- Careful examination of each tool for damage before use and using damaged tools are not appropriate.
- Use and operate tools according to the manufacturing instructions.
- Properly use the correct protective equipment.
Additionally, watch this Oregon OSHA’s video on Hazards identification:
6. Communicate Often With Your Employees
When you have two-way communication, you provide your employees with the opportunity to shape workplace safety. Through daily and monthly safety meetings, you are able to influence and prepare everyone on safety matters – discuss what went wrong, what was acted on and what needs to be fixed, and all ongoing safety projects. Ask your employees for input and be sure to give a congratulatory shoutout to departments that were injury-free.
“Safety is the very first thing we talk about at daily meetings. Any injury, first aid incident, or unsafe condition is always brought up first.” – Rex Krohn Jr., manager of global paint at John Deere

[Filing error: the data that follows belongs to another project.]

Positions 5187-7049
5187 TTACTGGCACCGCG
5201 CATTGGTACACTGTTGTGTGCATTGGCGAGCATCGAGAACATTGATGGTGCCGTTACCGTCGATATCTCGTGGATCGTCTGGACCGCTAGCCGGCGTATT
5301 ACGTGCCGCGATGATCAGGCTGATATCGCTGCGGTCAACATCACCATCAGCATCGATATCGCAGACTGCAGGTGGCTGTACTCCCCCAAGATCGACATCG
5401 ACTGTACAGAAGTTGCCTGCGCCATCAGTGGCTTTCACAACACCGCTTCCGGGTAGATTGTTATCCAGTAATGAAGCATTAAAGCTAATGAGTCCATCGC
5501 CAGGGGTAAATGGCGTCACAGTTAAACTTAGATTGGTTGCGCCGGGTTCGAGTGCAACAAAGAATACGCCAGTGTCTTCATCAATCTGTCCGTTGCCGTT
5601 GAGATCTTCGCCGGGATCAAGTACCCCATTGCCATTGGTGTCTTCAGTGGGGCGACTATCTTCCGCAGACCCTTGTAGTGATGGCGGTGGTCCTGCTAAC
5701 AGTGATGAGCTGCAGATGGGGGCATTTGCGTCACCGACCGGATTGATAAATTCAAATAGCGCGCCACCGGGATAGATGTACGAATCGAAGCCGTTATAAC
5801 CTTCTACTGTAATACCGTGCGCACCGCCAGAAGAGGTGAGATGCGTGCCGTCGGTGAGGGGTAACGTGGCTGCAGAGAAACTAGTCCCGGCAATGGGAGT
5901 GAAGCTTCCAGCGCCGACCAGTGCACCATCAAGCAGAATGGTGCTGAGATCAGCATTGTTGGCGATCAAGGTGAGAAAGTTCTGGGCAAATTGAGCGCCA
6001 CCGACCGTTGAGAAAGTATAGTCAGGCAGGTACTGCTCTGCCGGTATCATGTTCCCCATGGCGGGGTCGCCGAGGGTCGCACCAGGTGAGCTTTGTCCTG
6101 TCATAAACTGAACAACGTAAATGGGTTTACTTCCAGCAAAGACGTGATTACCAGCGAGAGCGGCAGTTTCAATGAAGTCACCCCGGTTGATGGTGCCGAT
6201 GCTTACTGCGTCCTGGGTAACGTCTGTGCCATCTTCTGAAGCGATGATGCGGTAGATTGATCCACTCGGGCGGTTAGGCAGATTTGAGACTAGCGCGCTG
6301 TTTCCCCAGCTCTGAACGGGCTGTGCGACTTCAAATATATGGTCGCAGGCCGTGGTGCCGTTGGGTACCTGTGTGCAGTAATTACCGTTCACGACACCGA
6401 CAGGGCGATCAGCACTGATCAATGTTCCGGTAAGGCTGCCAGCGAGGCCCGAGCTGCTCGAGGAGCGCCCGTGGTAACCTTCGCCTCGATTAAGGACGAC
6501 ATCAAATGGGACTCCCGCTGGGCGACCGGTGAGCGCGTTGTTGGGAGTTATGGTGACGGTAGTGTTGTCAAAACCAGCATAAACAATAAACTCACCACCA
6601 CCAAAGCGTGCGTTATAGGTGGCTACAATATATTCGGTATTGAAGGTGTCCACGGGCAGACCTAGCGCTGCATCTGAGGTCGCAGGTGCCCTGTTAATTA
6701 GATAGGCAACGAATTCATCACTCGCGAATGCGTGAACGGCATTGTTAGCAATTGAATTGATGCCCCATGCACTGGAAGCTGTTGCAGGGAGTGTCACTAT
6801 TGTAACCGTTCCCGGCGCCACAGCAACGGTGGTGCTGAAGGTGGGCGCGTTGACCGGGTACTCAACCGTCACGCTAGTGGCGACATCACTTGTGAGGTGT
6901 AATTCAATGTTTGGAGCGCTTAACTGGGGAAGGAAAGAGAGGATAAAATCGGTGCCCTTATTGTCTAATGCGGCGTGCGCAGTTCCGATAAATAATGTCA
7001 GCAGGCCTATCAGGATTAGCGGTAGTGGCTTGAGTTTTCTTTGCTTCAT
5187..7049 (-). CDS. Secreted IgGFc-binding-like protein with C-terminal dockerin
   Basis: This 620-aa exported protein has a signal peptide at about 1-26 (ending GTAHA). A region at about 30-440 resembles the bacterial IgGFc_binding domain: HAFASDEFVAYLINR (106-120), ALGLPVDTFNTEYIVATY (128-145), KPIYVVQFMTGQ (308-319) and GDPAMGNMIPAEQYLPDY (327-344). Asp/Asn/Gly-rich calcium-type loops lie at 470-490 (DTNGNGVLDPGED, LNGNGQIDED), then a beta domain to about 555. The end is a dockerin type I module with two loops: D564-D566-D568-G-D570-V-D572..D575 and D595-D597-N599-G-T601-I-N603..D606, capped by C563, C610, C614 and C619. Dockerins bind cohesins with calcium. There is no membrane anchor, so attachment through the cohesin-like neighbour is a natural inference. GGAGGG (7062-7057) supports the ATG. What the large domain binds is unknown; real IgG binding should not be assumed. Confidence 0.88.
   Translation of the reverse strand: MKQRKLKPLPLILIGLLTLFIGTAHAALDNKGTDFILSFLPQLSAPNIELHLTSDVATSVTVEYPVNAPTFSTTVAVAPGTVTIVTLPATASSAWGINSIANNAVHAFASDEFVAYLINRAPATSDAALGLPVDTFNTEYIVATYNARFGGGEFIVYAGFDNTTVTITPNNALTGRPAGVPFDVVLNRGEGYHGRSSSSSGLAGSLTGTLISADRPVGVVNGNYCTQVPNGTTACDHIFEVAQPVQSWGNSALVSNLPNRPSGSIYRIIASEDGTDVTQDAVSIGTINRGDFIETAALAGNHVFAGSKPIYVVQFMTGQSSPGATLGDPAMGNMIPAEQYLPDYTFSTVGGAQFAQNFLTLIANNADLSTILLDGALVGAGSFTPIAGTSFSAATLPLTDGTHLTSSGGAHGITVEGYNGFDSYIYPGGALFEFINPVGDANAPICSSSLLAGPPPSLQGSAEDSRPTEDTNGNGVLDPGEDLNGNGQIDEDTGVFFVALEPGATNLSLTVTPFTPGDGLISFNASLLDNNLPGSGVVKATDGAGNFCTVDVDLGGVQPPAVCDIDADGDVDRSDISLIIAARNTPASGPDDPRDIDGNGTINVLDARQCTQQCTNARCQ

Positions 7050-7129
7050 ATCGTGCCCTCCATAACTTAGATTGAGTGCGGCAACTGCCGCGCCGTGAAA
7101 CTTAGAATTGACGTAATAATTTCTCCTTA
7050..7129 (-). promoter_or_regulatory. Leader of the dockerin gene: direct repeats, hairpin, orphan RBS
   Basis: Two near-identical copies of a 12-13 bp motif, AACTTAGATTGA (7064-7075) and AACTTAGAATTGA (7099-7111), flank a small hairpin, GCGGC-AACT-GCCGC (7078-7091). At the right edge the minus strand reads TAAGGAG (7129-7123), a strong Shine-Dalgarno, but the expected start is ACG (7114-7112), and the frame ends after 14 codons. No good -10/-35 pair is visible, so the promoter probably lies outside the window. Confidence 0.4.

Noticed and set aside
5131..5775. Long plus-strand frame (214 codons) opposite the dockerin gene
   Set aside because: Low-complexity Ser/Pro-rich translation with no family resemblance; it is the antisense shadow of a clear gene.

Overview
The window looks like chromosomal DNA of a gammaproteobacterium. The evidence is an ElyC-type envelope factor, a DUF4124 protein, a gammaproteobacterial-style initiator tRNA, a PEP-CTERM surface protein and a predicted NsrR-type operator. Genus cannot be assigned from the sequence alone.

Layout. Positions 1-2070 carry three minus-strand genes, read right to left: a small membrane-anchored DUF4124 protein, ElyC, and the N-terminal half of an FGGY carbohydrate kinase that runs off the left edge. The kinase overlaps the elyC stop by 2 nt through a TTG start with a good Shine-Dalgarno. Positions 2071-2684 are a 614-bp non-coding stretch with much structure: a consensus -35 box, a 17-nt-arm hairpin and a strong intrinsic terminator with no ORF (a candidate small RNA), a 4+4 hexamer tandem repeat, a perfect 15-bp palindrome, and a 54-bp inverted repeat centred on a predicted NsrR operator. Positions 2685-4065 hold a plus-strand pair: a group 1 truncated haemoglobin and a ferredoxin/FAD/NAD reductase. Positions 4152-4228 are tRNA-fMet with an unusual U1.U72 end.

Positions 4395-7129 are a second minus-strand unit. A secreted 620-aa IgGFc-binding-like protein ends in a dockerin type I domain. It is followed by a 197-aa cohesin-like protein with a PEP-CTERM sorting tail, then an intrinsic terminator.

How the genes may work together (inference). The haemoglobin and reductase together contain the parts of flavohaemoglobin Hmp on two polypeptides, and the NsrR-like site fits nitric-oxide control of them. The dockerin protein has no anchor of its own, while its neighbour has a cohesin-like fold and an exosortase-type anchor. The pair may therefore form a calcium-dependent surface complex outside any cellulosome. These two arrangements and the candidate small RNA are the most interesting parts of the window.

This kind of two-way street helps to reduce misunderstandings, keeps everyone on the same page, nothing slips between the cracks, productivity is boosted, the gap between managers and employees narrows, and everyone has a chance to be heard.
7. Promote The Culture Of Frequent Breaks
A lot of injuries occur when employees are too tired and are not able to observe the dangers surrounding them adequately. Additionally, repetitive actions and activities can lead to fatigue, especially when handling machines. By ensuring everyone takes regular breaks, you can stay more alert when on the clock.
Consider offering your personnel some fun activities in the middle of a long shift, like an all-hands 10-minute warm-up, stretching-session, or even team-building games, to have some rest from the routine work, relieve some stress and boost the morale.
8. Keep The Workspace Clean And Organized
By keeping the workplace clean, you can help prevent many injuries from happening. It is important to follow the six “s” rule – sort, straighten, shine, standardize, sustain, and safety.
9. Prevent Slips And Falls
As the second most prevalent cause of nonfatal occupational injuries, it is crucial that aisles are clear and spills are properly cleaned to prevent employees from injury. Another workplace safety tip is when dealing with liquids, use drip pans and guards, clean spills immediately in order to keep conditions safe, and be sure to check your workplace to ensure there are no holes, loose boards, or nails projecting from the floor. If any of these hazards are noted, be sure to replace or fix the item.
10. Promote Safe Work Techniques and Workplace Ergonomics